Running a hybrid council meeting which combines participants in the Council chamber with remote participants on video conference may sound complicated to manage. Let us take you through some ideas which can help to successfully link remote and local participants in a council meeting.

1. Plan ahead

It is important to get members and operators trained well in advance of the meeting. Remote participants joining from home might need to test their internet connection and get some training on the functionality (muting/unmuting microphone/camera for example). Managing speakers in a large online meeting can be challenging so the chair and operator should have a process and test things out in some practice meetings. Having an attendee list and whether they are going to be remote or in the room is also important.

Councillor attending a hybrid meeting on her phone

2. Test the audio

In the committee room, the conference microphones are usually set up and tested in advance. The room speaker reinforcement should be loud enough to hear local and remote speakers clearly and without feedback. Same goes with the online participants; you might want to get them to arrive before the meeting starts and test their audio too. We recommend that remote participants use headsets to avoid echo.

3. A picture is worth a thousand words

Body language is obviously very important in a council meeting, so video is an important part of communication. Each side should be able to see each other clearly. Having an overview of the committee room is fine when no one is speaking but it is important that as soon as someone presses their microphone on, they can be seen in full view to the remote users and members of the public. Hence camera automation is key. So too is the availability of displays in the room to cover all angles, as participants will be spreading in a socially distanced manner. Check that both sides are also able to present slides.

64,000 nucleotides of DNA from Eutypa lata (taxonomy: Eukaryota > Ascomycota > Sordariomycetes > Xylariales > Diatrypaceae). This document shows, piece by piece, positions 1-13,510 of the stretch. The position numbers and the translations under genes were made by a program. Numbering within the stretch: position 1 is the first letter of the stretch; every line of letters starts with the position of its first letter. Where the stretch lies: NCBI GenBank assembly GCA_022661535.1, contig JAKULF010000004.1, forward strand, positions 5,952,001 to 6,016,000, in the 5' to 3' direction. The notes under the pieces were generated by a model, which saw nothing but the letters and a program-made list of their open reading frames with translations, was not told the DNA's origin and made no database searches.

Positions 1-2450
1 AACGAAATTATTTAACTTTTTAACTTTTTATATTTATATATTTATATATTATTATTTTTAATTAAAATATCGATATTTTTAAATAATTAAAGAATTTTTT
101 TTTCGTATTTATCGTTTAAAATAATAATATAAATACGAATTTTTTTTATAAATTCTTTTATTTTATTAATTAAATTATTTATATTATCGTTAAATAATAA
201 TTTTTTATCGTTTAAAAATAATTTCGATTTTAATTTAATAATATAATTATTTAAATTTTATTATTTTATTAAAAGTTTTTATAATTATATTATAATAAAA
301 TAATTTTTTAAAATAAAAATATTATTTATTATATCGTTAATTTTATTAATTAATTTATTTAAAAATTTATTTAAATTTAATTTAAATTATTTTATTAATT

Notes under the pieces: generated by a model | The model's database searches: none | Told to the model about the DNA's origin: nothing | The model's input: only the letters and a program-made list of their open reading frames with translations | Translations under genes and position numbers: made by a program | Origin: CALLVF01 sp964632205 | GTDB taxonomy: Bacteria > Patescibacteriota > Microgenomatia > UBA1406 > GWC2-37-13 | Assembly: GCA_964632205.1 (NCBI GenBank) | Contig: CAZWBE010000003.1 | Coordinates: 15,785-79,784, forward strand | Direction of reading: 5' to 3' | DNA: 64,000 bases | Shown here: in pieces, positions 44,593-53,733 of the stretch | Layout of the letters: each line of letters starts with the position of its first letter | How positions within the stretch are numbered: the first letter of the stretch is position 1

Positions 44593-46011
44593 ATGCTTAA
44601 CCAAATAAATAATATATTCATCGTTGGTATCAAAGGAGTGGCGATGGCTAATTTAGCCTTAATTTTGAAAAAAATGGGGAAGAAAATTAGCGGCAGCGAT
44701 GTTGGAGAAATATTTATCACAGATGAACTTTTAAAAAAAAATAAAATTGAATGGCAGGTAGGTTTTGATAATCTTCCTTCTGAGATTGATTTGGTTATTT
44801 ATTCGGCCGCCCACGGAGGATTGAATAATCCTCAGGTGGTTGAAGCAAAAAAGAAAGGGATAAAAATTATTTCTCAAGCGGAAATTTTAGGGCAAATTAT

Remote participants view on the chamber

4. Prepare agendas and roles before the meeting

Democratic Services officers are very aware of how the democratic process works and how agendas are set and shared before the meeting so that members and the public understand the topic. Some officers will be be managing the microphones of speakers during the meeting and run a vote while others might respond to technical queries online or in the room.

Just as it was in physical meetings, speakers must keep to time and the moderator is present to prevent interruptions. It is important that online and local participants are given equal opportunities to put their points across.

Hybrid meeting webcast with agenda points

5. Use software made for local authorities

Public-i have created Hybrid Link for councils to simplify hybrid council meetings. One operator can easily manage in-chamber and remote participants and webcast the meeting. Votes are simple and automated; this saves the time and resources needed for a manual roll-call. Hybrid Link also integrates seamlessly with Connect Webcasting, so the public can watch the proceedings and understand the democratic process.

Benefits of using Hybrid link video

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